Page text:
UPDATED: City council votes to accept body-worn camera funding for Salem police

This story was updated following the city council vote Monday night.

Salem police could be wearing body cameras as soon as next year.

The Salem City Council voted unanimously Monday night on accepting a grant from the state legislature to fund a body-worn camera program for police to the tune of $816,000.

If approved, the department may start a bid for vendors to provide the cameras and hopes officers will have them on hand in the first half of 2022, said Lt. Treven Upkes, a spokesperson for Salem police, prior to the council vote Monday.

“It might be an aggressive timeline, but we want them as soon as possible,” Upkes said. “We just know that these things don’t always go super smooth.”

The department may also choose a vendor already under contract with the state, he said, which could speed up the timeline.

He said the department has drafted policies for using body-worn cameras but won’t finalize and release them to the public until it chooses a vendor and seeks input from the Salem Police Employees Union and Marion County District Attorney’s Office.

Officers won’t turn cameras on in some circumstances, such as calls involving minors, but they would use them to record most responses to calls and contacts with the public.

“Some people are going to feel that it adds another layer of accountability and transparency,” Upkes said of the program. “I think that people are also going to be able to see the type of work that we’re doing on a day in and day out basis, and the things that our officers are doing very well. So, I think that’ll increase how people feel about the job that we’re doing for them.”

Upkes said the department hopes the grant will provide enough funding to equip all 190 Salem officers with body-worn cameras. If not, he said their goal will be to provide cameras for all officers in an “enforcement position” rather than those who do administrative work.

After previous efforts to start the program stalled due to hefty costs, the Salem Budget Committee recommended that a body-worn camera and dash camera program be included in the budget.

The city council voted on June 28 to allocate the funding to cover the first year of implementing the program which includes equipment, data storage and four non-sworn employees to manage archiving the footage – with costs expected to drop to $630,000 annually after the first year.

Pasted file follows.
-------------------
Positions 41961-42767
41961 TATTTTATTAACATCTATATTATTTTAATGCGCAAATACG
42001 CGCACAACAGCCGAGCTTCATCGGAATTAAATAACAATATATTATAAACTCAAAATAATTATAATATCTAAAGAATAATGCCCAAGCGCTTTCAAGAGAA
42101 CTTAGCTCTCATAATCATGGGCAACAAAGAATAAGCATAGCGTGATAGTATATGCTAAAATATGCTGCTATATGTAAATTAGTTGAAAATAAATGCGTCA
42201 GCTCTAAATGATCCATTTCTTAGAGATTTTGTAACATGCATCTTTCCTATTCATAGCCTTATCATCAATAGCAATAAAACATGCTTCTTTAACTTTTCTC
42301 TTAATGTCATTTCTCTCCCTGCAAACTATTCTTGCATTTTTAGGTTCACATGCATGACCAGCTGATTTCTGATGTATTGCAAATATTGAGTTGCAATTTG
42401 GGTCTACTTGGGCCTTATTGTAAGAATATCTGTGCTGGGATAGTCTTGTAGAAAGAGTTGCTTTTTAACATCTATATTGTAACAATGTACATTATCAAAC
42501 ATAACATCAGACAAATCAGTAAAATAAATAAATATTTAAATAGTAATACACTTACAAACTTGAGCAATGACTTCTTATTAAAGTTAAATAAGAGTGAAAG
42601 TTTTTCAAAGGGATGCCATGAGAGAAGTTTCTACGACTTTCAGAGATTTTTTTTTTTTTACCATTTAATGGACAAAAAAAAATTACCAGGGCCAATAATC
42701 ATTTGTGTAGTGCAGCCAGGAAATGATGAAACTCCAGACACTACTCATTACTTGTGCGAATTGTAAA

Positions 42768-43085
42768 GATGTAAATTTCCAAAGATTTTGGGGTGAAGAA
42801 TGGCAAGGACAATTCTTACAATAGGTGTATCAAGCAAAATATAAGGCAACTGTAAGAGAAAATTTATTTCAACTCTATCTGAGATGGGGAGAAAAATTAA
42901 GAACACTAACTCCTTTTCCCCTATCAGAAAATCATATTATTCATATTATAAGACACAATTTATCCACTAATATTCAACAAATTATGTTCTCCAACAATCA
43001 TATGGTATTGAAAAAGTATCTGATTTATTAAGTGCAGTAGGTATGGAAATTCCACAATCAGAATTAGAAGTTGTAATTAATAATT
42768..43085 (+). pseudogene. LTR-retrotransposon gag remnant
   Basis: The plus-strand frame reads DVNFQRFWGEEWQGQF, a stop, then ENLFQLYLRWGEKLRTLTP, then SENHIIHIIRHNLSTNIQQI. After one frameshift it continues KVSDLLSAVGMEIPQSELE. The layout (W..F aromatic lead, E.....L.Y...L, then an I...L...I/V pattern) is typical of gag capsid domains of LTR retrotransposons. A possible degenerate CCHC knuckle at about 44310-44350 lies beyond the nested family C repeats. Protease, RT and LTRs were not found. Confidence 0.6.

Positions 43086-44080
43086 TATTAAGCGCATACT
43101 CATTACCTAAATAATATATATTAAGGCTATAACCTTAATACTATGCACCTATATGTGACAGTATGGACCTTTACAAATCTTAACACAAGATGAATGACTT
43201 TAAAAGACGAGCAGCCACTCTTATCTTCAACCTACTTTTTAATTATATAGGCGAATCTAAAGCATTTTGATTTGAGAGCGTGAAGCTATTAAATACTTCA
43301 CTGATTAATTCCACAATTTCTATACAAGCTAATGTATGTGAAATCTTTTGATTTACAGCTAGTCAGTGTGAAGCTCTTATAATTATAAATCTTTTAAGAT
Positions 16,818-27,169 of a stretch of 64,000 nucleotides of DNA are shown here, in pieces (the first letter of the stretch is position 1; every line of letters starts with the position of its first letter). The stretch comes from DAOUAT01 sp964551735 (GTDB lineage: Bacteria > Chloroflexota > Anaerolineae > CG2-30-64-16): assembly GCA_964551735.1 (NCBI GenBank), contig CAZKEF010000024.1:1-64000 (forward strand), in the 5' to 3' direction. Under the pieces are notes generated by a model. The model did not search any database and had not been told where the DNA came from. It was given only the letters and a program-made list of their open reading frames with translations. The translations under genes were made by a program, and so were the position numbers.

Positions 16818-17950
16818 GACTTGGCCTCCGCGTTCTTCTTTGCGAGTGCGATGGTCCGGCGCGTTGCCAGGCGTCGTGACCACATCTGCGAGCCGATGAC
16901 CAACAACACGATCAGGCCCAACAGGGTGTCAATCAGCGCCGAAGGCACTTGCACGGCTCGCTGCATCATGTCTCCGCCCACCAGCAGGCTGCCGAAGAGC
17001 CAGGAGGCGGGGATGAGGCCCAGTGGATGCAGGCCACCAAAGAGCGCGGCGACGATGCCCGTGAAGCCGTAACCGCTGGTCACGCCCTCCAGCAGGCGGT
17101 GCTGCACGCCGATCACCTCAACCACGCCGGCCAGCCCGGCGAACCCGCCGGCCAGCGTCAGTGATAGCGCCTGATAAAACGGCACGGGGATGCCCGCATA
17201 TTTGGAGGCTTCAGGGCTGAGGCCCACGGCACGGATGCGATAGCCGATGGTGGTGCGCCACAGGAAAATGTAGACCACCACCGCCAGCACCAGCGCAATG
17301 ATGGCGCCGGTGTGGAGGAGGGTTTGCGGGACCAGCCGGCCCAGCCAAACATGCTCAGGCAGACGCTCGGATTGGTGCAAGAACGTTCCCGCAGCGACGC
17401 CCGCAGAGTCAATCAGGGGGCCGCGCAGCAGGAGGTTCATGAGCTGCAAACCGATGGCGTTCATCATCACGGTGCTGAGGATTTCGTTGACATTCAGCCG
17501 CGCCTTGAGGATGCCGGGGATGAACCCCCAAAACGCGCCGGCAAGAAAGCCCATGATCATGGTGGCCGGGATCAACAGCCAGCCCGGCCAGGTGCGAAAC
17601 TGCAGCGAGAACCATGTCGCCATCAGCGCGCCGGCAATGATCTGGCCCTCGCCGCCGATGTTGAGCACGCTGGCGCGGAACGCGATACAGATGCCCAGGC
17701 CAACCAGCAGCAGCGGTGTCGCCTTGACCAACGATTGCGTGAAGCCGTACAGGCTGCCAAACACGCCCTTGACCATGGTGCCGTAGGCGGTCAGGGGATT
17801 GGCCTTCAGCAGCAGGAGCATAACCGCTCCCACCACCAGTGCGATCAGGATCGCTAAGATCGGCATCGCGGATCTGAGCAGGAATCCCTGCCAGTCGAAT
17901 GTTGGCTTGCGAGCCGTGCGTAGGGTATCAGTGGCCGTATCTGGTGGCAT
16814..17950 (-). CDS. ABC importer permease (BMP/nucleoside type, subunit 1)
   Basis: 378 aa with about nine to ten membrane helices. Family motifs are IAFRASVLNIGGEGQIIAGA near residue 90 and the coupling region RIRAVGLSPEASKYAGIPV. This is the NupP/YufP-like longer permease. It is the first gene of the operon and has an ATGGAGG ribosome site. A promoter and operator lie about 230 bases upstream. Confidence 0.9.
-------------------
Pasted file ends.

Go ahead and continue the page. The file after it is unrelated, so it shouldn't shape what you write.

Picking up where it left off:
The city has an $853,740 budget for the program, most of it covered by state funds if approved and the remaining $37,740 covered by the city.

Salem got quotes from five providers of body-worn cameras and in-car video systems in August based on outfitting 190 officers and 50 patrol cars. The average upfront cost for four providers was $455,000, with an additional $180,000 annually for ongoing maintenance.

Then, Upkes said the department would spend around half million on purchasing the equipment for all of its officers, and the rest would pay for data storage and the salary and benefits of the four additional employees, a plan he said still stands.

“It’s all an estimate, really. We’ve seen what other agencies similar size, what they had to pay for similar packages. So, we assume that it will cost about that much,” he said.

He said the department will need to hire a manager, likely in IT, to implement the new program, as well as two evidence technicians and an employee to pull video requests and redact sensitive information for those requested by lawyers or the public. The department won’t have openings for those positions until the council approves the grant funding.

The department won’t know how much data storage will cost or where the footage will be stored until after the department chooses a vendor.

Under state law, Upkes said the department is required to keep recordings that have no evidentiary value for a minimum of 180 days or up to 30 months. Recordings used for evidence will remain through adjudication until the district attorney’s office says it is no longer needed.

He said the department would likely keep recordings for a certain number of years before erasing them. “I think keeping data like that, high resolution video, for infinity would cost way too much for anybody, and there’s not enough cloud storage for that.”

The Salem Police Department has a $50 million budget for the next fiscal year. 

“We’ve been wanting it for a long time,” Upkes said of the body-worn camera program. “But it’s just a typical reality of how do you find basically an extra $1 million in a very tight budget and fiscal constraints.”


Body cameras for police included in upcoming city budget

Salem police union calls for body cameras, but hefty price tag has stalled efforts in the past

Contact reporter Ardeshir Tabrizian: [email protected] or 503-929-3053.

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